Nothing new here.  As I discussed in an earlier InnovationBlog entry, the Internet feeds off artifacts that are highly-priced based on legacy approaches (in this case, a legacy network).

The best carriers have moved on to some extent by building their apps and data-driven revenue streams, but it’s a big hit to find a substitute for.

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New CAP report outlines Low-Carbon Innovation Strategy

“You wouldn’t think of going out on the football field without a plan, right? The same goes for manufacturing in America” explained House Democratic Whip Rep. Steny Hoyer at a Center for American Progress Action Fund event yesterday. The event, also featuring Assistant to the President for Manufacturing Policy, Ron Bloom and President of United Streetcar, Chandra Brown, focused on American manufacturing and the need for a low-carbon industrial renewal strategy.

The speakers agreed with Rep. Hoyer that manufacturing is essential to the American economy, that manufacturing and innovation are intertwined, and that the United States needs a solid long term game-plan to keep manufacturing clean and in America. The discussion echoed the main points of a CAP Paper “Low Carbon Innovation: A Uniquely American Strategy for Industrial Renewal” that was released at the event. Below is a summary of the paper. You can also access the full report here, and the introduction and summary here.

Innovating for a Low Carbon Future

Our nation’s innovation and competitive drive in the 20th century powered the U.S. economy to global leadership, helped win two World Wars and

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Hustling for Place-Based Innovation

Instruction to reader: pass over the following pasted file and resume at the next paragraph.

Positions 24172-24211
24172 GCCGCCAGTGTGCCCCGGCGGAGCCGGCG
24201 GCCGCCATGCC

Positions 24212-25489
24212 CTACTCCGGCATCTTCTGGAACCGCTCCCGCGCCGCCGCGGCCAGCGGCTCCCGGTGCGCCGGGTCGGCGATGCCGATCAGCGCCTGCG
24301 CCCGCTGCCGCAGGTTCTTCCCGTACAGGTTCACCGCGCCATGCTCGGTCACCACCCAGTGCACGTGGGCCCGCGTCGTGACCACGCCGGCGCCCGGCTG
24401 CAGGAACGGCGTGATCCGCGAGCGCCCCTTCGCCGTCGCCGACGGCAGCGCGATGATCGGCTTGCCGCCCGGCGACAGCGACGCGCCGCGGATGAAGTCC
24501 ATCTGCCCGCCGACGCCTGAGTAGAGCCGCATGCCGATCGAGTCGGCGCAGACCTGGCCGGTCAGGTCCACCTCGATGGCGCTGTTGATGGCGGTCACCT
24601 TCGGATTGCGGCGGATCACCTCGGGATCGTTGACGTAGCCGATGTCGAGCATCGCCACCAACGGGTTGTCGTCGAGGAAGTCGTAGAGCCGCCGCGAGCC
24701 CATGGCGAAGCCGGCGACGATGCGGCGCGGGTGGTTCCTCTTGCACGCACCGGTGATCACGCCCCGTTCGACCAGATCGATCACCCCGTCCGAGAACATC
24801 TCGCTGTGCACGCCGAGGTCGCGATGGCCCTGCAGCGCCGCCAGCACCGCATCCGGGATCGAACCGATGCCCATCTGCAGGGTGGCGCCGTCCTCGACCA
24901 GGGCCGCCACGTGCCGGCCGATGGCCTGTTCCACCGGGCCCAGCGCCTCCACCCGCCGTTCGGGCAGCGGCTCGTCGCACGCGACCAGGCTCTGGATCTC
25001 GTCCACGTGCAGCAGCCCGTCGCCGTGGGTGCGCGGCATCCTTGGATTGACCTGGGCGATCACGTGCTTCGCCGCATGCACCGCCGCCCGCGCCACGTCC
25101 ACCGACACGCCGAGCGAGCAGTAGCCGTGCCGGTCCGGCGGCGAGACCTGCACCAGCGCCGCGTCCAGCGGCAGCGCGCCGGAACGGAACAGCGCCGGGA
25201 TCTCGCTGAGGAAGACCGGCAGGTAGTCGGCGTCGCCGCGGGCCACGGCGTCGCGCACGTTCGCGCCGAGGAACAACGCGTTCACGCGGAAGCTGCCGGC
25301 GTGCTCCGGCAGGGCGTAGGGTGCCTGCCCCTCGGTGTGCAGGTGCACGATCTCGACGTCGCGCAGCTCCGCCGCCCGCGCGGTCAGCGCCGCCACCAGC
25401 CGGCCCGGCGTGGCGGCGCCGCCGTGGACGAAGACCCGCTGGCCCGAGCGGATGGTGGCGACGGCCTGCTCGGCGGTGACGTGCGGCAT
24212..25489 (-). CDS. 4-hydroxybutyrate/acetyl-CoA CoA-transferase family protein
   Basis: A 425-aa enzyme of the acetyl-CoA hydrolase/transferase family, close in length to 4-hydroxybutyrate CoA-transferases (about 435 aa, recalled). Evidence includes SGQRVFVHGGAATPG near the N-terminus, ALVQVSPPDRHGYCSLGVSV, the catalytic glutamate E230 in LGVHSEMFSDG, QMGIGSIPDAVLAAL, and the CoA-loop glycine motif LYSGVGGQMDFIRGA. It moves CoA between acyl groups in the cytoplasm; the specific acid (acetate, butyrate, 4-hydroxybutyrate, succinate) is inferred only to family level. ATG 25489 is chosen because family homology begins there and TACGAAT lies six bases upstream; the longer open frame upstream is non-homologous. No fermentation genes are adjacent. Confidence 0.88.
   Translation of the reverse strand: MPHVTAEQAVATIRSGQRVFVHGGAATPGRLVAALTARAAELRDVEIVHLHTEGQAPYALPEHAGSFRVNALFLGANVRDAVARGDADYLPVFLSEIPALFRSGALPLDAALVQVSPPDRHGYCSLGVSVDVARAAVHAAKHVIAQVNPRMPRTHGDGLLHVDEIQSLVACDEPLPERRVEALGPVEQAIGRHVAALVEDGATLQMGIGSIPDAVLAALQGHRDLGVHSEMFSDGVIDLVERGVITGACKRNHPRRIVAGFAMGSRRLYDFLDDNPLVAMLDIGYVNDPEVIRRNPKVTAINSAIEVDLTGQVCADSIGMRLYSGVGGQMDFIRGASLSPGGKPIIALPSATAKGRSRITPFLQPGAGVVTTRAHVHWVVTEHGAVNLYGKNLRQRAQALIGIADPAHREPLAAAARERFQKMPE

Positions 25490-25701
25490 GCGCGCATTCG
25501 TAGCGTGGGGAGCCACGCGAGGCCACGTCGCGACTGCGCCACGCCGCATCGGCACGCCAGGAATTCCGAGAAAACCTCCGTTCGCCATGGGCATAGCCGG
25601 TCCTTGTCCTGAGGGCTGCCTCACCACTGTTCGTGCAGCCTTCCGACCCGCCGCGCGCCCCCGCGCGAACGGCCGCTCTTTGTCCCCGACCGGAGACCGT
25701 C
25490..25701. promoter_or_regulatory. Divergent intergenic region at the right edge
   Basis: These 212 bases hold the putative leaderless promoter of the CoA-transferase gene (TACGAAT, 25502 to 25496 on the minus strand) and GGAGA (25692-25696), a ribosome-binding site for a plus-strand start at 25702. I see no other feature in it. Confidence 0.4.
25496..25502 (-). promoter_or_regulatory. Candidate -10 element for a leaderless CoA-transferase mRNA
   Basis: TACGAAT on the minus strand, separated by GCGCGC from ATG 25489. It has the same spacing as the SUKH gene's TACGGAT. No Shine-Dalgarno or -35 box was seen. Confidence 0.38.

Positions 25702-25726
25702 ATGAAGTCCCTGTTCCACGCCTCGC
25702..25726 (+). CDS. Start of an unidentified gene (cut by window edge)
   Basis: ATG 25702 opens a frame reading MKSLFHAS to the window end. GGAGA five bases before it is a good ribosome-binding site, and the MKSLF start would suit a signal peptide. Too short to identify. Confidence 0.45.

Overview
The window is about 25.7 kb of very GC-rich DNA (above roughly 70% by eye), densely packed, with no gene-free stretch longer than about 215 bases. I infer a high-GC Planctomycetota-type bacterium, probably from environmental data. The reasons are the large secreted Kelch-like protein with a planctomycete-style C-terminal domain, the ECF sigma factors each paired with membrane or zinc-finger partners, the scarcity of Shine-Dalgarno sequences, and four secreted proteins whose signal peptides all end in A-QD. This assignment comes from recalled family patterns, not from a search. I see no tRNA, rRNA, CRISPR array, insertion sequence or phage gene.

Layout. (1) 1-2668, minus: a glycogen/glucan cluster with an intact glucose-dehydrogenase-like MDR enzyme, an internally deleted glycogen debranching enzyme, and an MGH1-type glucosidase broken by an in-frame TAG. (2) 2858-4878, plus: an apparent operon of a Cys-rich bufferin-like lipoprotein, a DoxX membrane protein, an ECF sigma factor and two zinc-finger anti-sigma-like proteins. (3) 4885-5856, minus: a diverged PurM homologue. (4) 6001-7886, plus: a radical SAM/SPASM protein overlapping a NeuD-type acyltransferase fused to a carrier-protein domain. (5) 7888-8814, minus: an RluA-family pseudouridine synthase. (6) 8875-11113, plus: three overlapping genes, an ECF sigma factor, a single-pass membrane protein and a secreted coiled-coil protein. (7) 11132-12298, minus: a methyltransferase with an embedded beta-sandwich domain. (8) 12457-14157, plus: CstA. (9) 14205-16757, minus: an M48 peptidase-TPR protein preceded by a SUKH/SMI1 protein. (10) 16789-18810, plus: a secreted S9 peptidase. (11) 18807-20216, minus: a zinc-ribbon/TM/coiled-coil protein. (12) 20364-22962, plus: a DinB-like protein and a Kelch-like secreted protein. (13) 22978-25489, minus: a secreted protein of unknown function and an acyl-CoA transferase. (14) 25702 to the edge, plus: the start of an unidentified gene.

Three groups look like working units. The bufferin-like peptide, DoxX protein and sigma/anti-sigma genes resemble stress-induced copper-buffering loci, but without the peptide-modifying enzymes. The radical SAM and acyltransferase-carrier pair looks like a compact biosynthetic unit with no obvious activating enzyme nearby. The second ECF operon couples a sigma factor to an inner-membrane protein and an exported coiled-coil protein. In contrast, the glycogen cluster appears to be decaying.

President Barack Obama and his economic team demonstrated the depth of their engagement on innovation and place-based economic development strategies at the “Winning the Future Forum on Small Business” at Cleveland State University last month. The high-level presence at the event in Cleveland showed that the president’s Strategy for American Innovation is more than just rhetoric—top administration officials and the president himself are hustling to make it a reality.

At the forum, the president and his White House team engaged with small business owners and entrepreneurs to discuss how bottom-up, place-based innovation and small business development policies are helping to reinvent American industry. In particular, the president praised the Rust Belt for its emblematic endeavors to reinvent itself as the Tech Belt. “Each time I come here, you’ve done more to retool and reinvent yourself,” the president said. “And that is something [Cleveland] is doing right now. It’s reinventing itself.”

At the event, cabinet members hosted break-out sessions on the various building blocks of innovation-led economic growth, including entrepreneurship, access to capital, smart tax policy, workforce development, export assistance, and clean energy. The president also commented on how one of

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“The First Step in Winning the Future is Encouraging American Innovation”

President Obama’s second State of the Union address presented a comprehensive economic philosophy for the progressive movement in this century. The mantra of the conservative movement since Reagan popularized the now-defunct concept of trickle-down economics has been clearly stated and often repeated: tax cuts, less government. Ask anyone what forms the basis of the conservative economic philosophy and those four words will be among the first you will hear.

But what is the correspondingly simple mantra for the progressive economic philosophy? That is a harder question to answer, even for progressives.But after last night’s address we now have a strong candidate: innovation and competitiveness.

The president mentioned innovation and competitiveness numerous times throughout his address Tuesday, and outlined with surprising clarity a strategy to invest in all of its building blocks: science, education, workforce training, infrastructure, manufacturing, small businesses, access to domestic and export markets, and incentives to spur private capital investment.

This is encouraging news for us at Science Progress, since we have been working to advance the notion of the innovation-driven economy for years. Our unpublished prospectus—the document that, like a constitution, launched our little program—begins with